Nokia unveils 5G First to provoke early adoption

27 FEB 2017

In an effort to trigger interest in early 5G network deployments, Nokia announced an end-to-end technology bundle aimed at operators keen to test and trial the technology. The company said 5G First is based on industry specifications defined by the Verizon 5G Technology Forum ecosystem and would enable operators to gain first-to-market advantage based upon these early specifications.

The bundle, according to Nokia, will comprise radio technology including its AirScale massive MIMO adaptive antennas, packet core and mobile transport as well as a full service offer using Intel architecture and the Intel 5G modem for initial deployments starting in 2017.

Samih Elhage, president of mobile networks at Nokia, told Mobile World Live that 5G First would initially be used by operators to deliver fixed wireless services, enabling them to better understand the technology and its capabilities. However, Elhage admitted that 5G still faced challenges, “and we would expect to encounter technology hurdles as we proceed with 5G First deployments”.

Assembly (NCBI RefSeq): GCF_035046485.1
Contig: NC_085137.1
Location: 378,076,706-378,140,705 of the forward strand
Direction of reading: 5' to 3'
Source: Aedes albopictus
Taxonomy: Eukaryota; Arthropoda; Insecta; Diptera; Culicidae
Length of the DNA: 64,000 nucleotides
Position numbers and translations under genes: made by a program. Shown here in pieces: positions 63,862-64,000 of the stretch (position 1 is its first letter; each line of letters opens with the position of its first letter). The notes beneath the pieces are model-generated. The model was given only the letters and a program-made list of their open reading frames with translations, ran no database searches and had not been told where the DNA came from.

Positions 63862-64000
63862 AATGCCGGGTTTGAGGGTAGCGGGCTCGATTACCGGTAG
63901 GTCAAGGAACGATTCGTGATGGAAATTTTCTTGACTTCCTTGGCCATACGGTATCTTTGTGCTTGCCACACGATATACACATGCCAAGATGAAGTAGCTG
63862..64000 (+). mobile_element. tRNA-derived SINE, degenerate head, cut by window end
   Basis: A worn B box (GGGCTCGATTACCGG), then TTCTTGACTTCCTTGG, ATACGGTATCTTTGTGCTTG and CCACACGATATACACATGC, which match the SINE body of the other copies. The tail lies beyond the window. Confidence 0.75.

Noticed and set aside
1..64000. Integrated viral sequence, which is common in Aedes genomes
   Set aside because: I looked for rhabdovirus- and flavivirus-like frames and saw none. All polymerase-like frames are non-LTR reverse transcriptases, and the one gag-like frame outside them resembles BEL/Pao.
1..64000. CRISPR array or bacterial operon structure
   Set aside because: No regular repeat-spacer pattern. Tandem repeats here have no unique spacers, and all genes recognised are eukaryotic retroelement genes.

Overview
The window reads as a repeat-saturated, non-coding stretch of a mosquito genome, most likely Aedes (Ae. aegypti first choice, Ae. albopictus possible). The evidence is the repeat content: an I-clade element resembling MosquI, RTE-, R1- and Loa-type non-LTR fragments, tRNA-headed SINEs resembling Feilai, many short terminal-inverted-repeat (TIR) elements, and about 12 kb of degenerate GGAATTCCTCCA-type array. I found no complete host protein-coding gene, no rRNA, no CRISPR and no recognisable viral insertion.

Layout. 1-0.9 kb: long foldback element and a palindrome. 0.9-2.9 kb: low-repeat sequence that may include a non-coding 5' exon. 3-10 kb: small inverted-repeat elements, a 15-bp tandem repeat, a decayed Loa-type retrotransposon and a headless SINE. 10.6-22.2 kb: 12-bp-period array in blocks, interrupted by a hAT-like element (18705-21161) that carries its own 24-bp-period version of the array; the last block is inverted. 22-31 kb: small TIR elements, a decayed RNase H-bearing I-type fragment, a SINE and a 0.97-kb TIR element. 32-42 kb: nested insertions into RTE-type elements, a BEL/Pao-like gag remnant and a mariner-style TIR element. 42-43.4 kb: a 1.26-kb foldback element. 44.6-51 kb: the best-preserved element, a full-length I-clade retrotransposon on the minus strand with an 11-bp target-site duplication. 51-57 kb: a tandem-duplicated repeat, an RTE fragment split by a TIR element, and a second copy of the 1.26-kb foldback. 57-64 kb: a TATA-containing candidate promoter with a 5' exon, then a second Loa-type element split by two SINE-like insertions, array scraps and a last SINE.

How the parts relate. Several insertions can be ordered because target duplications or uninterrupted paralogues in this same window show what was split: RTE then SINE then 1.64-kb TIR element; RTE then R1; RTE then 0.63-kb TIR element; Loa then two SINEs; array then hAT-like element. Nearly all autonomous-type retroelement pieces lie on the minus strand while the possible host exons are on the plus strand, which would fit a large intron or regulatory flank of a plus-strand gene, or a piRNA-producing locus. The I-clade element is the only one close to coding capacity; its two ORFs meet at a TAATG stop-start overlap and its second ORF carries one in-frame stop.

The 5G First announcement was part of a wide-ranging presentation by Rajeev Suri, Nokia president and CEO, which touched upon the company’s strategies and plans for the near future. This was broadly encompassed into its Future X Network initiative covering eight areas of particular interest involving a significant spread of technology, services and objectives.

No mention was made on what progress had been made integrating the assets following the acquisition of Alcatel-Lucent, but the extensive spread of technology the company now has available could lead to a defocusing of management and sales efforts.

Suri did confirm that its submarine cable and antenna units were under scrutiny, together with other smaller businesses it now owns with regard to their disposal. “We need to decide what is the rational for keeping business units, understanding what you want to keep and what you don’t.”

He predicted that operator consolidation would continue in the US and Europe, adding that this would cause uncertainty in the vendor community on the short term, but was good for longer term business. “It’s good for corporate health as well as the consumer.”

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